This new product, made possible by new technology, at least performs a useful task -- unlike my scornful favorite example of completely unnecessary digital ingenuity: the "smart mattress" that tells you how well you slept last night. This one folds and sorts laundry.
Made by a start-up company in Tokyo, it is a refrigerator-sized piece of furniture. There is a large drawer at the bottom in which you place the newly laundered clothes. Press a button and robots, programmed to recognize different categories of clothing, will then fold each item, sort them into types of clothing, and neatly stack them in the appropriate shelf in the upper part of the cabinet.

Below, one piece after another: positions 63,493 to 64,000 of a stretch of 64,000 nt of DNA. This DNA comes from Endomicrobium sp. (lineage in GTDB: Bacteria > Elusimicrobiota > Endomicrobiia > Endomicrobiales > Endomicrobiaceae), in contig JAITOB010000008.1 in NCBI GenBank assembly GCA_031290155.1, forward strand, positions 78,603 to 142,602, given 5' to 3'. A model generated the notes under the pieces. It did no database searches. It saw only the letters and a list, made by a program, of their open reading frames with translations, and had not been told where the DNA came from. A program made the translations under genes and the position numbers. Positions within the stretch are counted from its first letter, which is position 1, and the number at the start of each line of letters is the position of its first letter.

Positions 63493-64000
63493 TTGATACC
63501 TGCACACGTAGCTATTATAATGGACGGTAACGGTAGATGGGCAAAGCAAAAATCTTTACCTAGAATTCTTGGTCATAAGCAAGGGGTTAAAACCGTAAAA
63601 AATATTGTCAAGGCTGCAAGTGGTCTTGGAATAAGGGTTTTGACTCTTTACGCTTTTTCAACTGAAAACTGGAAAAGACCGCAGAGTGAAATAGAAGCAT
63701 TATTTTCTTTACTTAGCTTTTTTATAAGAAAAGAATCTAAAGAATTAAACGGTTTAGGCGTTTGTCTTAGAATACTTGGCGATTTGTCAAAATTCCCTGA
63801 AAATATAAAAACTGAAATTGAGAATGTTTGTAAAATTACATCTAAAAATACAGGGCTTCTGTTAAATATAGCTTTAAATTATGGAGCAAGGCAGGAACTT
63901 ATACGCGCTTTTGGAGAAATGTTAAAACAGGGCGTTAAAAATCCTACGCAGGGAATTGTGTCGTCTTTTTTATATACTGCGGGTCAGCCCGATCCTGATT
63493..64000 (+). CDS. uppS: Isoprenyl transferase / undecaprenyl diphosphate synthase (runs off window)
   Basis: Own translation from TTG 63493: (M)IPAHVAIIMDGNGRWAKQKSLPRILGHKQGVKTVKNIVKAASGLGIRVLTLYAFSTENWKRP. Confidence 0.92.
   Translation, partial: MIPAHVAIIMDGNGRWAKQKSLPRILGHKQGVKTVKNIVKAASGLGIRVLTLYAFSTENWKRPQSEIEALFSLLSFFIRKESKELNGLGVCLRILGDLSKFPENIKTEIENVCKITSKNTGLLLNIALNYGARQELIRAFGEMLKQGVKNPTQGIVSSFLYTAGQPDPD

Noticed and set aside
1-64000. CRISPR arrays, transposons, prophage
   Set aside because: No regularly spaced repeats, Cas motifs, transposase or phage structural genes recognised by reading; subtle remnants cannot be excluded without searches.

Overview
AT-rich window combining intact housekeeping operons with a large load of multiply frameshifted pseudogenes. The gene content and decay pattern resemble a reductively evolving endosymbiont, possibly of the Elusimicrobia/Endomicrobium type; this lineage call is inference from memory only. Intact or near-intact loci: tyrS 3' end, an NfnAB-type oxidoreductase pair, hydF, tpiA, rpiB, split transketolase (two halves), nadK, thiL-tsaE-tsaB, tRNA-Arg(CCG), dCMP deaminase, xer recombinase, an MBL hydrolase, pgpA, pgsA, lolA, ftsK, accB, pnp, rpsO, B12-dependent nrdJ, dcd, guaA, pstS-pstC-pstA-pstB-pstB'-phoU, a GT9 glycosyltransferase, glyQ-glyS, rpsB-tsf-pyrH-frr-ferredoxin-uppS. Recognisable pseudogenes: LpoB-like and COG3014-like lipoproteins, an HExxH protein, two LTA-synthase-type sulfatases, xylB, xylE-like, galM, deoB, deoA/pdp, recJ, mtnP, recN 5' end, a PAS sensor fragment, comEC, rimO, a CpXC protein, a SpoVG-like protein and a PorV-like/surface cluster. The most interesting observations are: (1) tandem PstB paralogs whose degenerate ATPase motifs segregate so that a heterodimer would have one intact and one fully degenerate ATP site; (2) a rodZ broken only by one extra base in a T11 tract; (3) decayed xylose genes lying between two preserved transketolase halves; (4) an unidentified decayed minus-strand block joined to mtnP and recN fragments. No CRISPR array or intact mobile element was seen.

I wouldn't want one, because I hate to have to learn how to operate new devices . But then I'm an old fossil of a troglodyte. A busy person might find it quite useful and time-saving. However, the price seems a bit steep at $2,700. But it will come down in time and probably become standard in upscale homes.
So what are people going to do when robots have taken over not only all the jobs but also the household duties? It's a serious question. Unless we're going to find some secret source of wealth that will pay people not to work, then there's going to be a problem: If all human jobs are eliminated by robots, how will people have enough money to afford all the gadgets that make them obsolete?